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Salta adventures - Northwest Argentina

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Argentina Travel > Argentina Tours > Salta, an argentine adventure - Through the valleys of silence

ARGENTINE TOURS - SALTA THROUGH THE VALLEYS OF SILENCE. The experience the 26 participants of Adventour 2003 went through was as deep as the precipices of the altiplano, and as strong as the solitude of "La Puna".

Salta horse riding Purmamarca Salta and Jujuy ravines
Salta and the northwest

Famous train tours in Salta
Folklore music from Salta

KEY POINTS ABOUT SALTA AND THE ARGENTINIAN NORTHWEST


1. The average temperature is around 16C, with a low of 10C and a maximum of 24C.

2. The essence of this region -northwest- is that many of the smaller towns have a pre-hispanic foundation with some incaic reminiscence.

3. There are 3 main very large areas to focus on as far as tourism goes; the southern part of Juyuy (Valle de Lerma); the puna from Salta (Valle Calchaquies); and de puna from Jujuy (Quebrada de Humauaca).


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A typical tour in Salta: Valley of Silence

The full moon is so bright we don't need any lights. Our own shadows follow us, crawling on the hills. On the other side, huge cliffs sink into the dark. We have been walking for four hours, almost without speaking. Only the sounds of our steps are heard.
There isn't even any wind. We are descending the winding path that leads to the Condor refuge where we'll spend the night. On the banks of the Colorado river, in San Juan, the refuge stands on the sides of one of the hills.

The path ends in the river, which is almost dry at this time of year. After crossing it, we climb the last slope. It's a short but exhausting stretch. We need to get our breath back. In the 3,000-meter-high refuge, after some hot food the last vestiges of urban life that still remained in our minds surrendered to the king of the place: Silence. Sunlight helped us see where we were.
And we understood that in San Juan there's no flat place that hasn't been made by man's hand.

After a good breakfast, we went to the school where teachers and students had prepared a touching welcome-farewell. We shared some joyful moments and continued for Iruya. We crossed the river a couple of times and, two hours later, got to a stone beach where the cañadon opened and we could feel the sun for the first time.

Three hours later, we got to Iruya, "the place of grass" according to the Omaguaca translation.

Founded in 1573, Iruya lies at 2,700 meters above sea level. It's located in Salta but it is more direct to arrive through Jujuy. Its stone streets are very, very steep. Surrounded by rivers, it is isolated for short periods during summertime due to overflows.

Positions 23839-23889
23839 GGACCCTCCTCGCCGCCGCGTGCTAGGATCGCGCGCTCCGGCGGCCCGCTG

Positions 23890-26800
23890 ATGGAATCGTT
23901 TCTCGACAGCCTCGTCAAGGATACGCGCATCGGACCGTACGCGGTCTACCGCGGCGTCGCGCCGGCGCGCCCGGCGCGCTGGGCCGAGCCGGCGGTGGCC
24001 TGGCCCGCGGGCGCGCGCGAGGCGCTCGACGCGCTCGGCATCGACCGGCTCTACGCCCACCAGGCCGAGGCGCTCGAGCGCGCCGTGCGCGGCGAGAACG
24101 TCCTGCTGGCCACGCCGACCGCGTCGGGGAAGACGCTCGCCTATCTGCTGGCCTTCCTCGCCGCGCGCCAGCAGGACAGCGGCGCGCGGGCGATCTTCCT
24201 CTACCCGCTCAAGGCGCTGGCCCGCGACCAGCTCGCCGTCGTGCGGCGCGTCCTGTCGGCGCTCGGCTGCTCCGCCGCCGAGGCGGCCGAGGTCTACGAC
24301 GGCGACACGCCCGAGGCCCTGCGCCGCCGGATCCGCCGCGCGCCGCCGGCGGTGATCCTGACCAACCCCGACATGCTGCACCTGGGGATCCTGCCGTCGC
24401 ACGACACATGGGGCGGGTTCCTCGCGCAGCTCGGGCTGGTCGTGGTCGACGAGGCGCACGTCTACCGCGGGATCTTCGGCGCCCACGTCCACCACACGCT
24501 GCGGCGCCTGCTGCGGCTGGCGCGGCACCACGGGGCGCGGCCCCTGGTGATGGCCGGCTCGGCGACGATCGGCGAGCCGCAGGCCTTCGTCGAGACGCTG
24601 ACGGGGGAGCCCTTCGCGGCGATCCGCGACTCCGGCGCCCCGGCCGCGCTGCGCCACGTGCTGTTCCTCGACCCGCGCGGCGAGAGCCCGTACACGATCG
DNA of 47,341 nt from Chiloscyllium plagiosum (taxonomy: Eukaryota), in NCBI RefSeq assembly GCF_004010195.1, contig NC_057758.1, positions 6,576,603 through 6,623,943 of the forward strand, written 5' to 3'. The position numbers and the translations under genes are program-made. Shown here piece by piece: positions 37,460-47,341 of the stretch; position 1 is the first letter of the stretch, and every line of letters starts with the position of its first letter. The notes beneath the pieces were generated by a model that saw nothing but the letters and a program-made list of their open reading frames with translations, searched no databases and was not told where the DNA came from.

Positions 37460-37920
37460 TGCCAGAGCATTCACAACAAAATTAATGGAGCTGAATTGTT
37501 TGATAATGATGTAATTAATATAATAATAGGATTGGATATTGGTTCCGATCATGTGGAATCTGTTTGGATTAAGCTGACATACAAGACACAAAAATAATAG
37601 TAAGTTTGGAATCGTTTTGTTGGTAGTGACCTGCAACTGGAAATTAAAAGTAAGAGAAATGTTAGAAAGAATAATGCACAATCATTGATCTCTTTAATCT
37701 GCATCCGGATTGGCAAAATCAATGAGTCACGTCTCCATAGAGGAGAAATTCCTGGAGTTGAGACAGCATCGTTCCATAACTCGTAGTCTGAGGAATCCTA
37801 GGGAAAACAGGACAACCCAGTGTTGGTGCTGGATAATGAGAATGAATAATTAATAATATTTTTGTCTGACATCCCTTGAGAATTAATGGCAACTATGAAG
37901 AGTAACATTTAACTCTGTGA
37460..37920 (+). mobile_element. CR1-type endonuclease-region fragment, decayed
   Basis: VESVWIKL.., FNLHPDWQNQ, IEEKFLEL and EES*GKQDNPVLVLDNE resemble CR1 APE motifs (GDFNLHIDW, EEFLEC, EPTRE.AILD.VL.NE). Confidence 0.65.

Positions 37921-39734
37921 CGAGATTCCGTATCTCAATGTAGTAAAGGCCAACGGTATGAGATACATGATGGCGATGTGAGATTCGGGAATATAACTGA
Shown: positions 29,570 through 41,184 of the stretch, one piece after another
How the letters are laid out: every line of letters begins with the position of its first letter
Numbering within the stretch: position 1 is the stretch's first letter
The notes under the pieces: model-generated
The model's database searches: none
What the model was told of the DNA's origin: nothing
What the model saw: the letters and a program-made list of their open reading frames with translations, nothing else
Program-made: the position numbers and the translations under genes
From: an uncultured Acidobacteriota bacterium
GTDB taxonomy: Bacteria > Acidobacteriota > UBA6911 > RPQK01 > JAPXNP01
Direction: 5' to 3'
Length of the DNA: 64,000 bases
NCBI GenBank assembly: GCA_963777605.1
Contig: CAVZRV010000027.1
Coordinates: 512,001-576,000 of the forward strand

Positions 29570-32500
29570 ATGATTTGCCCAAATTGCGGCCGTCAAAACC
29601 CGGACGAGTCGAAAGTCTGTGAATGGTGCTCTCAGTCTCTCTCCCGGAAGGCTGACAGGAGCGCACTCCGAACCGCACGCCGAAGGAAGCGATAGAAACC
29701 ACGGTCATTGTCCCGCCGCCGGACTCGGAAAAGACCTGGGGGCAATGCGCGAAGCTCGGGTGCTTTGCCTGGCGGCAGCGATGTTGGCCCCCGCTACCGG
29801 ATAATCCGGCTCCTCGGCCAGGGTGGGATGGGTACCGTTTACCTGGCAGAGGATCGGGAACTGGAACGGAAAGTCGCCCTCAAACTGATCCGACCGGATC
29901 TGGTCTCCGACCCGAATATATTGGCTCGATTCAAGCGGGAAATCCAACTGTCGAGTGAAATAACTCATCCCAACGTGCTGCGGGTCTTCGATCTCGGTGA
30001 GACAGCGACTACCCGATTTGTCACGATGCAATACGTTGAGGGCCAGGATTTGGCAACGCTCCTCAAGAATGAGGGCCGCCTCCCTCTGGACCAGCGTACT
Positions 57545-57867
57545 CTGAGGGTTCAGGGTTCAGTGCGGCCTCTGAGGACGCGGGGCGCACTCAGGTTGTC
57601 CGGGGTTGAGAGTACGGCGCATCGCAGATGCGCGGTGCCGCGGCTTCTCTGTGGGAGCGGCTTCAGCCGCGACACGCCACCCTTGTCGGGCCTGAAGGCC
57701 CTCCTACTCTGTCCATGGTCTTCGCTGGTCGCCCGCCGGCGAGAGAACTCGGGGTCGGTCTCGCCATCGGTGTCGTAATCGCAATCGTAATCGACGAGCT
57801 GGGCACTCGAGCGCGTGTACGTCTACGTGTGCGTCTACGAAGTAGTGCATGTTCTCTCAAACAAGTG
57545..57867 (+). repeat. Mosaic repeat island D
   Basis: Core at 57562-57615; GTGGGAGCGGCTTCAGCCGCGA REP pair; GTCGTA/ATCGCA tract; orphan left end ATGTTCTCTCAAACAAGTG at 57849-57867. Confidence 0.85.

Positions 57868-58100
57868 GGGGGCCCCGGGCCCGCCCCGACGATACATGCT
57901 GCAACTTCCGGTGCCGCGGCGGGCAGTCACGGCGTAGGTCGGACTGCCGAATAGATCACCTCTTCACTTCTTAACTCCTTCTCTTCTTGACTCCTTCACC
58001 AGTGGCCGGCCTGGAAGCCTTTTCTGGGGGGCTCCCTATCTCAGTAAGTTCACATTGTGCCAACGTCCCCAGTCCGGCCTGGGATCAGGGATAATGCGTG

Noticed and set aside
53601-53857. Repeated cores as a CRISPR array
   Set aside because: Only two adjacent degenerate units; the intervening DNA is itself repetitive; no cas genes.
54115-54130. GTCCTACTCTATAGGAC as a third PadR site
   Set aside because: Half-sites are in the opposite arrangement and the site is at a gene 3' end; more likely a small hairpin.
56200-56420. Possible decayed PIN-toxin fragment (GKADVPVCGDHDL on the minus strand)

We had something to eat and rested for a while. We rode our bikes down till Chuapi Rodeo, halfway between Iruya and National Road 9. It was a fast ride; at 40 kilometers per hour, we arrived in 20 minutes. The tents had been set up next to a stream.

The full moon appeared behind the 5,000-meter-high Morado Mount. The fire, the food and the wine helped us warm-up. Four musicians, on their way to Iruya, shared their voices, guitars, "quenas", and "charangos" with us. The night was magical.

Almost all the area of "Quebrada de Humahuaca" was inhabited by "omaguacas" Indians, who formed different tribes such as "purmamarcas", "jujuys", etc. In 1470, the Inca Tupac Yupanqui conquered the Argentine North.
In 1535, Diego de Almagro was the first Spaniard to enter the area. Sharing the land with the Indians wasn't easy. In 1630 the first rebellions broke up, which followed until 1665. At 6:30 am, the thermometer in my watch read 8 degrees below zero. The few bottles that were still on the table from the previous night were frozen.

It had been very cold. From a tidy hut, about 200 meters away, an 80-year-old woman was coming down. Supporting herself on a stick, she walked slowly, followed by two dogs that played with each other. Her skin had been roughened by the sun and the dry air. She protected herself from the cold with a colorful "poncho" and a hat.

She sat down to rest next to a stream, while she watched us lift camp.


It was impossible not to think about the contrast between the two worlds: hers and ours. From the evident: comfort, technology, customs up to the less evident. In fact, customs (hers and ours) could just be an anecdote. It occurred to me that perhaps the biggest contrast was the conception we have of time and how to use it.

As we got away towards the Quebrada, I couldn't stop thinking about this old woman, her slow step helped by a stick, the yellowish grass covered with frost, the dogs playing.

Perhaps, on Judgement day we'll discover the non-evident and know the truth. We left Chaupi Rodeo, passed by Iturbe and continued to the North until Road 40 to the "Salinas Grandes" (Big Salt Plains). Apparently, this road follows the old Inca's Way.

The sensation in the salt plain is strange: it has the consistency of dry mud, the noise of sand, the whiteness of snow and the size of a desert. At 4,200 meters above sea level, where the slope starts, we could see the Quebrada, 2,000 meters below.

An hour later we arrived to the town. We didn't need to pedal; however, we did need to use the brakes at all times. If silence reigned in the valley, in Purmamarca the king was color.

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